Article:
He was a great journalist.
Mr. Mudd spent almost 20 years covering Capitol Hill, political campaigns and corruption scandals for CBS News. He did special reports on the Watergate scandal and its fallout, including the resignation of President Richard M. Nixon in 1974.
His 1979 interview of Kennedy, who represented Massachusetts, was credited with crushing the senator’s presidential ambitions just as he was preparing to challenge President Jimmy Carter for the 1980 Democratic nomination.
Kennedy awkwardly offered incomplete, rambling answers to basic questions about his family and personal life and was stopped cold when Mr. Mudd asked him directly: “Why do you want to be president?”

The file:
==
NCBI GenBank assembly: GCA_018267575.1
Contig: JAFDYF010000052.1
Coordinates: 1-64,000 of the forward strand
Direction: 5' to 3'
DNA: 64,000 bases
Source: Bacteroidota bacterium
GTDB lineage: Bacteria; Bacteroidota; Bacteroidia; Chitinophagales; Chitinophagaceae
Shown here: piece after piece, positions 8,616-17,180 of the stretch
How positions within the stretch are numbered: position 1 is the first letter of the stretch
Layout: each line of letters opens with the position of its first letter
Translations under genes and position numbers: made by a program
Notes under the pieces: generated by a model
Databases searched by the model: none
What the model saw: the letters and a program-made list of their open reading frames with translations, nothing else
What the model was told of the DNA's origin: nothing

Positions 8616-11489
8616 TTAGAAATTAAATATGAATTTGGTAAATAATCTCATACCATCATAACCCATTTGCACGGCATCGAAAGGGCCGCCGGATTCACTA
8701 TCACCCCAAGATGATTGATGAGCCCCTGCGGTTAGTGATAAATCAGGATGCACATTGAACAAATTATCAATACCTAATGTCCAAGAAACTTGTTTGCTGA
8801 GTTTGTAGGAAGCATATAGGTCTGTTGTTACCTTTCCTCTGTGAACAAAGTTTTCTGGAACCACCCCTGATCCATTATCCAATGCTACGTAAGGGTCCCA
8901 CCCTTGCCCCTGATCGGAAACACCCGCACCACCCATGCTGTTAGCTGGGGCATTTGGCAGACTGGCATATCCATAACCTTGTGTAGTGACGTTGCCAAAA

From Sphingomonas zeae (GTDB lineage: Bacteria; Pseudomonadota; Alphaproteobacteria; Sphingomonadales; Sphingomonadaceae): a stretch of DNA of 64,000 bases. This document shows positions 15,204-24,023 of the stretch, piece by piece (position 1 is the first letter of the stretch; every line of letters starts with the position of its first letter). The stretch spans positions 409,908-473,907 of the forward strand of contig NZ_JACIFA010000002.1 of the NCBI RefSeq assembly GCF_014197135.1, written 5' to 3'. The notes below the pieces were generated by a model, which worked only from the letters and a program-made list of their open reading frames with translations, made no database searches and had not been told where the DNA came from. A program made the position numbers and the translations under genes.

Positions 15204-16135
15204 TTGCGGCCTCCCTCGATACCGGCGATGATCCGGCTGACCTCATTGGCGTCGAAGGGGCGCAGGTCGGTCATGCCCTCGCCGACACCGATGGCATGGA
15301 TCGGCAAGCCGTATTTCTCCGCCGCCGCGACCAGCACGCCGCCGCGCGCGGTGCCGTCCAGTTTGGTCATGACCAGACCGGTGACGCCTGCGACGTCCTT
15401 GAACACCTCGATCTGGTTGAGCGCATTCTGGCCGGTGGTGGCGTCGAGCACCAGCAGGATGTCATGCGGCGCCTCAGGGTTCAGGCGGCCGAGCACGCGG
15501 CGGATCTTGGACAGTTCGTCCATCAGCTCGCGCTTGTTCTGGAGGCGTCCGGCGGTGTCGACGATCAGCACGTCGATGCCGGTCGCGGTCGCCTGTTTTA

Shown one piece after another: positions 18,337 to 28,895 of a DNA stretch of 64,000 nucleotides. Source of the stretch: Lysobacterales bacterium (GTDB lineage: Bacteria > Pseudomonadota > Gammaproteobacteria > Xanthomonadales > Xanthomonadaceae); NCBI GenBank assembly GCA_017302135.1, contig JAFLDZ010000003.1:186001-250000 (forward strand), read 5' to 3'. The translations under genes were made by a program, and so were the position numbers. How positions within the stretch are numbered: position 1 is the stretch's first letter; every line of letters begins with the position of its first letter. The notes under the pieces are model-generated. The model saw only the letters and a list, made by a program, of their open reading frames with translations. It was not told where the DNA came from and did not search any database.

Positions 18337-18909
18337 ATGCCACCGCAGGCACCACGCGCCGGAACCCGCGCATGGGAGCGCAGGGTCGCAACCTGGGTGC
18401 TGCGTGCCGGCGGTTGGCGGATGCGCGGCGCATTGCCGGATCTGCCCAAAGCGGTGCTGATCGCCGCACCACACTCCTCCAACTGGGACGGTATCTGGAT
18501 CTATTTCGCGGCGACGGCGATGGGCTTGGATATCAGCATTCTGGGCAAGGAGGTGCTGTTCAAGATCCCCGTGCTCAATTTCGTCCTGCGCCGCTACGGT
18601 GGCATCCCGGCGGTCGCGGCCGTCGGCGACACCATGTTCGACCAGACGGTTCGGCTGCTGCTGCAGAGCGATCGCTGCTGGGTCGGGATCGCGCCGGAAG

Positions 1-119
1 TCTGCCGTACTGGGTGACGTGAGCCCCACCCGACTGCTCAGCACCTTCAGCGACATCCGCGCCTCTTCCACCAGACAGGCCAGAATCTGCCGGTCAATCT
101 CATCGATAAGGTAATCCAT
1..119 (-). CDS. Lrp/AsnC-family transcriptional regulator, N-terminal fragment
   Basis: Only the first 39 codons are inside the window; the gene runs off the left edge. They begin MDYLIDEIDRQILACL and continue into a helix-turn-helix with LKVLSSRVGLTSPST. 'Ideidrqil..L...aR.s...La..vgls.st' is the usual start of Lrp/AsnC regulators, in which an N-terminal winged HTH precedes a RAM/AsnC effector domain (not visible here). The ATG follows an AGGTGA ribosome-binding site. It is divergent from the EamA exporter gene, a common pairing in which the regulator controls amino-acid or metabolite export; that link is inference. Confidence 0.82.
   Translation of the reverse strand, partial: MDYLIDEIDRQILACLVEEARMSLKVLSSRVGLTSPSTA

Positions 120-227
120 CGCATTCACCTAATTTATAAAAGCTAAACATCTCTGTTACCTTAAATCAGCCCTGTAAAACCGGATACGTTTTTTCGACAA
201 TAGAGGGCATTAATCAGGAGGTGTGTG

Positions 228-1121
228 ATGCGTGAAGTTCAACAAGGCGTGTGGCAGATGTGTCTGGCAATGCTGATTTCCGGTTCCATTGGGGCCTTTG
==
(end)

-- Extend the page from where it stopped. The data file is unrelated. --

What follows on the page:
There was a long, awkward pause before Kennedy could say a word. When Mr. Mudd asked what distinguished him from Carter, Kennedy failed to provide substantive answers to fundamental questions, giving viewers the impression that the senator was ill-prepared for the job of commander in chief.
The interview remains one of the most devastating in political history. Kennedy — whose brother John was president and whose brother Robert was assassinated on the campaign trail — lost his bid for the nomination and never mounted a run for the presidency again.
I also remember that on the night Richard Nixon announced he was resigning and the panel at CBS News was analyzing the stunning news, Mr. Mudd summed it all up by saying that Mr. Nixon never said he was sorry or apologized for all the trauma he’d put the country through.
Thank you, Mr. Mudd.